The law firm Davis Polk and Wardwell has now been granted the authority to issue subpoenas and take the testimony of witnesses under oath as impeachment investigators continue to dig into the numerous scandals facing Gov. Andrew Cuomo.

Assembly Judiciary Committee Chairman Charles Lavine, who is leading the impeachment investigation, made this announcement on Wednesday in a brief update that lasted in total less than five minutes. Most deliberations happened behind closed doors in an executive session.  

“To begin with, the committee will be issuing subpoenas,” Assemblyman Lavine said when the Assembly Judiciary Committee reconvened after their executive session.

Subpoenas are typically used to ease reluctance of witnesses, especially those who are state employees, and for those who fear retaliation.

Assemblyman Tom Abinanti, who sits on the Judiciary Committee, said he assumes many of those who will be subpoenaed have already been in talks with investigators.

“There are people who are waiting for subpoenas who they've been dealing with all along, who now are saying, ‘we'll fully cooperate, but we need that piece of paper to protect us, with our employer with the outside world, whatever.’ So it's a necessary procedural process,” Assemblyman Abinanti explained.

The impeachment investigation into Cuomo was announced almost four months ago, on March 11. The scope of the investigation is incredibly broad and looks into almost all the scandals facing Cuomo. This includes the possible coverup of COVID-19 related nursing home deaths, the sexual harassment allegations against Cuomo, if the governor’s administration stifled concerns over the safety of the Mario Cuomo Bridge and if Cuomo used state resources to help write his pandemic book.

Meanwhile, there are still numerous other investigations being conducted looking into Cuomo and his administration, including one being led by the Attorney General’s Office which is investigating the sexual harassment allegations against the governor.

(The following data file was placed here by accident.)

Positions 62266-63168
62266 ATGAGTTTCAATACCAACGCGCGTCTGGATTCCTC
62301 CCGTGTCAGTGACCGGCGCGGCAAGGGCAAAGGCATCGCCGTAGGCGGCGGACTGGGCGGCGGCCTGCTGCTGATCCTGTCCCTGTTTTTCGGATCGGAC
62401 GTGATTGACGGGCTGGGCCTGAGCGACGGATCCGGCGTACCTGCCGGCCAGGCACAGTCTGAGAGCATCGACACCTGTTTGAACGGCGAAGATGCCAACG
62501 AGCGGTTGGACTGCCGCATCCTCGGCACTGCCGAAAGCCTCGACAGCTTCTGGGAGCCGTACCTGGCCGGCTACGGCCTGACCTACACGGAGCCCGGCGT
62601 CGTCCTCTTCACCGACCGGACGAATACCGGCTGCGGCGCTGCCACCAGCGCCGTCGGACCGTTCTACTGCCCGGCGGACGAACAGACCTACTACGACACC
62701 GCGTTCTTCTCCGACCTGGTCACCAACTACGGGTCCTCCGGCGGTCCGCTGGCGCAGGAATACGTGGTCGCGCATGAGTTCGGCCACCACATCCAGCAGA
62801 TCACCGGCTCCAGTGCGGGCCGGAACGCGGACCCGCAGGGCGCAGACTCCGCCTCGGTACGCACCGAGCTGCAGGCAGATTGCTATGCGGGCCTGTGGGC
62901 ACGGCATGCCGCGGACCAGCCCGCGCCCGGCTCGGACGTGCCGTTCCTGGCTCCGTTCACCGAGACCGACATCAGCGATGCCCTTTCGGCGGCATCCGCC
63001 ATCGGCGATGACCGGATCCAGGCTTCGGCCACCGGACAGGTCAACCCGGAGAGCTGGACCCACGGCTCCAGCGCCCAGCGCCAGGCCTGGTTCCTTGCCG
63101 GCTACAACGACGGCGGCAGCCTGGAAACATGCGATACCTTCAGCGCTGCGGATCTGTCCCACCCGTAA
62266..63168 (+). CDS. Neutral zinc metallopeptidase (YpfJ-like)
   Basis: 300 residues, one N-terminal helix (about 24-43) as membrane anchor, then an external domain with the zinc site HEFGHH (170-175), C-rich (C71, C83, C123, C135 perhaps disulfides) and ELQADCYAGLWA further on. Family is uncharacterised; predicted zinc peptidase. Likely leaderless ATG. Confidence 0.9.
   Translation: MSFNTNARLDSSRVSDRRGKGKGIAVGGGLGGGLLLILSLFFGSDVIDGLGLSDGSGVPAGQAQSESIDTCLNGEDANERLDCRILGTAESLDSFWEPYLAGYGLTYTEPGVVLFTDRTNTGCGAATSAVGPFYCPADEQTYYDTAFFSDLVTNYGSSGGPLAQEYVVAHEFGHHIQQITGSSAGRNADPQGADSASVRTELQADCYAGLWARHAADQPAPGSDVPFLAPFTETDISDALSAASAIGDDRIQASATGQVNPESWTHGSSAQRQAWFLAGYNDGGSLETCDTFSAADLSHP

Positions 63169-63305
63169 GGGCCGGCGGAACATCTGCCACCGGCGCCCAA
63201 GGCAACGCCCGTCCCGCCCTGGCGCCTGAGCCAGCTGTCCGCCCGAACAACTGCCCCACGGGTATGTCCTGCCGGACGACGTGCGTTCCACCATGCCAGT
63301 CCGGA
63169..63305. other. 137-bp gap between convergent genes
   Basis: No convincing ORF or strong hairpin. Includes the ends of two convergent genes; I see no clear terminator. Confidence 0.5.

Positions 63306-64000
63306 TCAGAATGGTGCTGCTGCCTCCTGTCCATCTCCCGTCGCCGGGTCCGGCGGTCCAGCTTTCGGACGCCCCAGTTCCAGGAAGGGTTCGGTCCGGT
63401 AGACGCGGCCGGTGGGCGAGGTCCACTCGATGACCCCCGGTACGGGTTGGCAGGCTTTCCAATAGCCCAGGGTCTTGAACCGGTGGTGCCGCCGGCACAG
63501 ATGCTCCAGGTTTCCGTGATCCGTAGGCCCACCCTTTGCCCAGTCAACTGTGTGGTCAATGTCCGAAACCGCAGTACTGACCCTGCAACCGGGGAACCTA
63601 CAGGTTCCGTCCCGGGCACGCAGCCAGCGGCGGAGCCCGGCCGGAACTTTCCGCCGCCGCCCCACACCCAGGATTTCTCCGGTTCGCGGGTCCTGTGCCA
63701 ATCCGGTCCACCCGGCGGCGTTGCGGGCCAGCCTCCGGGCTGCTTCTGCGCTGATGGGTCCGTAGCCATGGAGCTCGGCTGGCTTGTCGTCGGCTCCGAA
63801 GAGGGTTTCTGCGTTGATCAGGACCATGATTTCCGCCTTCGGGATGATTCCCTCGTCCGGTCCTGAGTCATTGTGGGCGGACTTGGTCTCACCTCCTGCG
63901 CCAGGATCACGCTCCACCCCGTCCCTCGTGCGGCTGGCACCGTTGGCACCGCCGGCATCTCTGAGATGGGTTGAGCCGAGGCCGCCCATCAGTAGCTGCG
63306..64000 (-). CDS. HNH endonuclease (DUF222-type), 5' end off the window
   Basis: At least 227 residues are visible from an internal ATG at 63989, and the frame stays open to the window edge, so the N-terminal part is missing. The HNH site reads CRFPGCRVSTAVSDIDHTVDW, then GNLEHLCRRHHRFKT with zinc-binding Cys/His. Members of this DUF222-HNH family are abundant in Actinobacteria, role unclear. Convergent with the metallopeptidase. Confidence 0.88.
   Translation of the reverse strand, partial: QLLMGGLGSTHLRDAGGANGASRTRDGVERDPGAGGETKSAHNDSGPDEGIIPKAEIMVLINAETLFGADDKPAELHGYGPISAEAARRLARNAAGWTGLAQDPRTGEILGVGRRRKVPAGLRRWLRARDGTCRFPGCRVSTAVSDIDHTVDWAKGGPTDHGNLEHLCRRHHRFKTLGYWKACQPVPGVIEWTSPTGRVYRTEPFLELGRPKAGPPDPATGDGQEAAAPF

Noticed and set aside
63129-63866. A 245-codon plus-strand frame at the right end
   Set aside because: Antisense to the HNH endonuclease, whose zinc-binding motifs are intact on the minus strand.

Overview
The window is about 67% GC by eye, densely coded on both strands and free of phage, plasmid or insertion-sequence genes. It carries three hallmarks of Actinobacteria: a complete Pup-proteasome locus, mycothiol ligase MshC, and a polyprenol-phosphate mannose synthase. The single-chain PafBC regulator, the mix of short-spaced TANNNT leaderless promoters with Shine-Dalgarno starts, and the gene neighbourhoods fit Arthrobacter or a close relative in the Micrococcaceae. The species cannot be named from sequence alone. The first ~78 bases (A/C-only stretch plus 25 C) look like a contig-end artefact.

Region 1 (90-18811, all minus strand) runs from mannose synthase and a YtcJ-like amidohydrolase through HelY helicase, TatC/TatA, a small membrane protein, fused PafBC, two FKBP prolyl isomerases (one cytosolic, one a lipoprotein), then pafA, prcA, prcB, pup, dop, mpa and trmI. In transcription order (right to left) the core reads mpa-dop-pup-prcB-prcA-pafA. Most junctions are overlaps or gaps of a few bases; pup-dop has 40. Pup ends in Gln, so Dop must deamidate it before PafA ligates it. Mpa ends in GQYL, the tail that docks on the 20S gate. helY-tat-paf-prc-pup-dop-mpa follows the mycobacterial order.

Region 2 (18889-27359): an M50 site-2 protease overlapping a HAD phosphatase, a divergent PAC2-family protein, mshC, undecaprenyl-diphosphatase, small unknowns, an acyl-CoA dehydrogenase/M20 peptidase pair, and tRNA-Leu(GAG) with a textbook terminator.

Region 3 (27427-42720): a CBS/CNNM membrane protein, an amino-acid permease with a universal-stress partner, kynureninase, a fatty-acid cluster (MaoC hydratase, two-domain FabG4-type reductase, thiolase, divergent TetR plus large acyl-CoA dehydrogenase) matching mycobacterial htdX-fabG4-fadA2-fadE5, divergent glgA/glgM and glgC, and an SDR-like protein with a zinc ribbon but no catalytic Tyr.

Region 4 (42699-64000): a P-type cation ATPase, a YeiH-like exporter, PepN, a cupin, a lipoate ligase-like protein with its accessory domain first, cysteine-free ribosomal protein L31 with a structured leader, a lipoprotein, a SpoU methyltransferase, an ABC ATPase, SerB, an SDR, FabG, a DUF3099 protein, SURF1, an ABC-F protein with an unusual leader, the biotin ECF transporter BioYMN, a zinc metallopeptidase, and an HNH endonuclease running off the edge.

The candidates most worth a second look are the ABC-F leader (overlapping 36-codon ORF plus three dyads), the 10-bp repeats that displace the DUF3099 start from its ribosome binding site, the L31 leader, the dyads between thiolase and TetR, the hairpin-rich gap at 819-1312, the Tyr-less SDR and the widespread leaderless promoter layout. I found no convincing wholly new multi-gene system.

“This is the next step in the process,” Abinanti said about the Assembly issuing subpoenas. “It's the normal step. We all expected this was going to happen and so now they're doing it. It also gives them the ability to deal with the Attorney General's Office because now they are authorized to subpoena the same information the Attorney General's Office is subpoenaing. And so now you’re putting them on the same level.”

However, the attorney general’s lawyers have been using subpoenas for over a month and that investigation was announced around the same time as the Assembly’s, on February 28.  

State Senate Minority Leader Rob Ortt criticized the slow moving investigation.

“I don't know what the Assembly Judiciary Committee has been doing,” Ortt said. “I guess it has just been wasting people's time. If you're talking to them without being under oath, that means it's not admissible, that means it can't be used. And so what have they been doing up to this point? This just looks like a slow roll. And I think that's why people do not have any real faith that this investigation is going to lead anywhere.”

Investigators have also collected over 100,000 pages of relevant documents tied to the impeachment investigation, including emails, texts and personnel records.